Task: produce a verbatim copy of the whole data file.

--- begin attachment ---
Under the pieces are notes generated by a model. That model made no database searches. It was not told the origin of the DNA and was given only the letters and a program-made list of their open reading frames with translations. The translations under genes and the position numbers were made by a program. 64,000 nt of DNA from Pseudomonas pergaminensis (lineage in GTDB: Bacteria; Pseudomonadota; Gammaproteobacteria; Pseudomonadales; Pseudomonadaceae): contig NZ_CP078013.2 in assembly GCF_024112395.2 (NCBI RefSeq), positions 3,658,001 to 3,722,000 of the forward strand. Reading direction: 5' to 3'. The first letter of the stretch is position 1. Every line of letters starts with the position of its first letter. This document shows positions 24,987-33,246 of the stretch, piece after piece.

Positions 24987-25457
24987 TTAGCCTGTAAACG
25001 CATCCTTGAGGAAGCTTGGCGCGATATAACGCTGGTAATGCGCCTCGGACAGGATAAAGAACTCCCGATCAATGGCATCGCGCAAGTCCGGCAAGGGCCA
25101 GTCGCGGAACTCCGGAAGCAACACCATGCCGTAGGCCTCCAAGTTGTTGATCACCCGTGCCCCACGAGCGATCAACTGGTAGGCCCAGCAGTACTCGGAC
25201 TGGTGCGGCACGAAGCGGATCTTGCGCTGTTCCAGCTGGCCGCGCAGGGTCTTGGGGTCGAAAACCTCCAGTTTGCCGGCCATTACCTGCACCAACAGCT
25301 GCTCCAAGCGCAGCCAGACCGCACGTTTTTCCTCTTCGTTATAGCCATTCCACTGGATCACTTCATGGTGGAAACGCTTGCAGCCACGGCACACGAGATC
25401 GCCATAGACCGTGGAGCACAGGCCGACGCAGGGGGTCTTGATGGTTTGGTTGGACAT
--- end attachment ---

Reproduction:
Under the pieces are notes generated by a model. That model made no database searches. It was not told the origin of the DNA and was given only the letters and a program-made list of their open reading frames with translations. The translations under genes and the position numbers were made by a program. 64,000 nt of DNA from Pseudomonas pergaminensis (lineage in GTDB: Bacteria; Pseudomonadota; Gammaproteobacteria; Pseudomonadales; Pseudomonadaceae): contig NZ_CP078013.2 in assembly GCF_024112395.2 (NCBI RefSeq), positions 3,658,001 to 3,722,000 of the forward strand. Reading direction: 5' to 3'. The first letter of the stretch is position 1. Every line of letters starts with the position of its first letter. This document shows positions 24,987-33,246 of the stretch, piece after piece.

Positions 24987-25457
24987 TTAGCCTGTAAACG
25001 CATCCTTGAGGAAGCTTGGCGCGATATAACGCTGGTAATGCGCCTCGGACAGGATAAAGAACTCCCGATCAATGGCATCGCGCAAGTCCGGCAAGGGCCA
25101 GTCGCGGAACTCCGGAAGCAACACCATGCCGTAGGCCTCCAAGTTGTTGATCACCCGTGCCCCACGAGCGATCAACTGGTAGGCCCAGCAGTACTCGGAC
25201 TGGTGCGGCACGAAGCGGATCTTGCGCTGTTCCAGCTGGCCGCGCAGGGTCTTGGGGTCGAAAACCTCCAGTTTGCCGGCCATTACCTGCACCAACAGCT
25301 GCTCCAAGCGCAGCCAGACCGCACGTTTTTCCTCTTCGTTATAGCCATTCCACTGGATCACTTCATGGTGGAAACGCTTGCAGCCACGGCACACGAGATC
25401 GCCATAGACCGTGGAGCACAGGCCGACGCAGGGGGTCTTGATGGTTTGGTTGGACAT